Former Michigan Republican Party chairman Saul Anuzis is gunning for Michael Steele's job. In a delicately-worded blog post, Anuzis announced his bid to replace Steele, his "friend and colleague," as chairman of the Republican National Committee. "The overriding challenge we face is winning back the Presidency in 2012 and we will not accomplish that objective unless there is dramatic change in the way the RNC does business," Anuzis wrote. "We can't rely on our wins in 2010 to carry us to success in 2012. We also can't win in 2012 unless the RNC re-establishes itself as the powerful force that put us over the top in 2000 and 2004."
Anuzis's announcement makes him the first major challenger for Steele's job. Does he have a chance at unseating the embattled chairman?
- He Takes Jabs at Steele, writes Reid Wilson at Hotline on Call:
Anuzis's pitch is heavily laden with references to some of Steele's more controversial moves. "My agenda is very straightforward. I have no interest in running for office. I won't be writing a book. It is not my goal to be famous," Anuzis wrote, referring to a book Steele wrote that angered RNC members. Anuzis also pledged a "detailed review and supervision of how we allocate our resources," a reference to Steele's often strained relations with the party's biggest donors.
- Steel and Anuzis Were Close, writes Michael O'Brien at The Hill:
Steele had tapped Anuzis as a member of his transition team after becoming the RNC's leader, and the Michigan Republican suggested it was a difficult decision to try and unseat Steele.
- Republicans Could Coalesce Behind Anuzis, reports Chris Cillizza at The Washington Post:
There is significant concern among the anti-Steele forces that a crowded field could splinter the vote in enough pieces to allow him to be reelected.
"There is a concerted effort to coalesce behind the strongest contender if Steele stays in the race," said one committee member in the anti-Steele camp. "There is a fear that too many candidates plays to Steele's advantage."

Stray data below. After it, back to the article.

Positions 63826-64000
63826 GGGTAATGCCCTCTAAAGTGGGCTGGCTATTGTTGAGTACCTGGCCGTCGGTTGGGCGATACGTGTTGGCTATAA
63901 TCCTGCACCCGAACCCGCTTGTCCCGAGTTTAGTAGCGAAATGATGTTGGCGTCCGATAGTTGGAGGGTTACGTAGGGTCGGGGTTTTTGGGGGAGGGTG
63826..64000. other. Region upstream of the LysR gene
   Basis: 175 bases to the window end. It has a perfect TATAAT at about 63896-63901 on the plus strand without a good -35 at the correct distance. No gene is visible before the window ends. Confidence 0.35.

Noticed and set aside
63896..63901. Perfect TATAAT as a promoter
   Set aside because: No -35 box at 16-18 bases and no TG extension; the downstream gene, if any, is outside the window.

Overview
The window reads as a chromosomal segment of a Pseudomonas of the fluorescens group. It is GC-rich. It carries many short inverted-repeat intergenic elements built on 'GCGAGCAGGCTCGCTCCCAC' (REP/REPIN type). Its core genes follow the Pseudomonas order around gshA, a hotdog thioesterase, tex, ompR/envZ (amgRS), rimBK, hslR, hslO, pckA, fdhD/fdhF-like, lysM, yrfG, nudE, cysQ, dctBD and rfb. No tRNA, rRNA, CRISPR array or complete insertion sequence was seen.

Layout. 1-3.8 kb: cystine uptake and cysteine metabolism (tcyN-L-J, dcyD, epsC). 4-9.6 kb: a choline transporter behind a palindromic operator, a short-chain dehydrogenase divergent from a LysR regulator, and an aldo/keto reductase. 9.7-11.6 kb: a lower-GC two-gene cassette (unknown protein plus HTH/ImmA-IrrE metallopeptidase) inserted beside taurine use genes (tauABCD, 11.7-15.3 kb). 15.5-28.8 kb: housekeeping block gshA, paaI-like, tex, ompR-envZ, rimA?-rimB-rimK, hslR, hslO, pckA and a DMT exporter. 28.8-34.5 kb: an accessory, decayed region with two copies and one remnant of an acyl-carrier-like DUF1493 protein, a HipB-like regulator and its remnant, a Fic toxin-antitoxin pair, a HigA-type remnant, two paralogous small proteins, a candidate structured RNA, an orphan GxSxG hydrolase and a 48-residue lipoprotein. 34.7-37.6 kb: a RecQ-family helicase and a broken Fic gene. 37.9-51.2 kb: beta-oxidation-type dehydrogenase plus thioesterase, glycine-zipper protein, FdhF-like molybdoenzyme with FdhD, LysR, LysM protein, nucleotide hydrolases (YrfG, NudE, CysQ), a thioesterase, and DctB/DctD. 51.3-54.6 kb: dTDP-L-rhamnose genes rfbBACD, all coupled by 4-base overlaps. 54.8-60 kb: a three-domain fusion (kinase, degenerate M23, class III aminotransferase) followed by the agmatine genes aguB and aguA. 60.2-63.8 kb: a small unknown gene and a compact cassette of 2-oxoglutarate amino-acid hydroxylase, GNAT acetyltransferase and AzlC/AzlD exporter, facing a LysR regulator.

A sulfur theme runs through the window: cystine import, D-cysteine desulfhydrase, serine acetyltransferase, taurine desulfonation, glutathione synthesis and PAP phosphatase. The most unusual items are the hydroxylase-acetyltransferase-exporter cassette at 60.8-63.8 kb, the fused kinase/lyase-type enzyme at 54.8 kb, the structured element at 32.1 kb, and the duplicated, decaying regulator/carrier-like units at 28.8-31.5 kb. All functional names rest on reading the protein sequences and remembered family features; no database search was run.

- Steele's Defense Mark Preston at CNN predicts how Steele will respond:
Steele has defended himself from this criticism in the past and points to the successful run Republicans have had during his tenure as chairman, including wining the late Massachusetts Sen. Edward Kennedy's seat, taking back the governorships of New Jersey and Virginia and the huge Republican gains made in the midterm elections.
- Steele May Bring Up His Race, writes Jonathan Strong at The Dailer Caller. He cites a recent radio interview between Steel and Rev. Al Sharpton:
- I've Got My Money on Steele Staying, writes Zander Versus the Stupid:
Steele will survive because there won't be enough solid support behind any single challenger to dethrone him, and he can say "Hey, since I became chair we took back the House. What did you do for us?"
Besides, the real heavyweights (such as they are in the GOP) are running for Obama's job in 2012, not Steele's. It's possible one of the contenders could drop out early and go gunning for Steele instead, but that's not a good move on the chessboard: if you make a difference in 2012 there will be a Republican President who outranks you as party boss, and if you blow it, you're the next pinata.
- Others Are Expected to Enter the Race, notes ABC's The Note:
Anuzis may be the first challenger to emerge, but he’s unlikely to be the last. Movers and shakers within the GOP have been floating a variety of other names as potential challengers to Steele, including Wisconsin Republican Party chairman Reince Preibus, former RNC Chairman Mike Duncan, former North Dakota GOP chairman Gary Emineth, and former Bush administration official and 2008 Republican National Convention organizer Maria Cino, among others.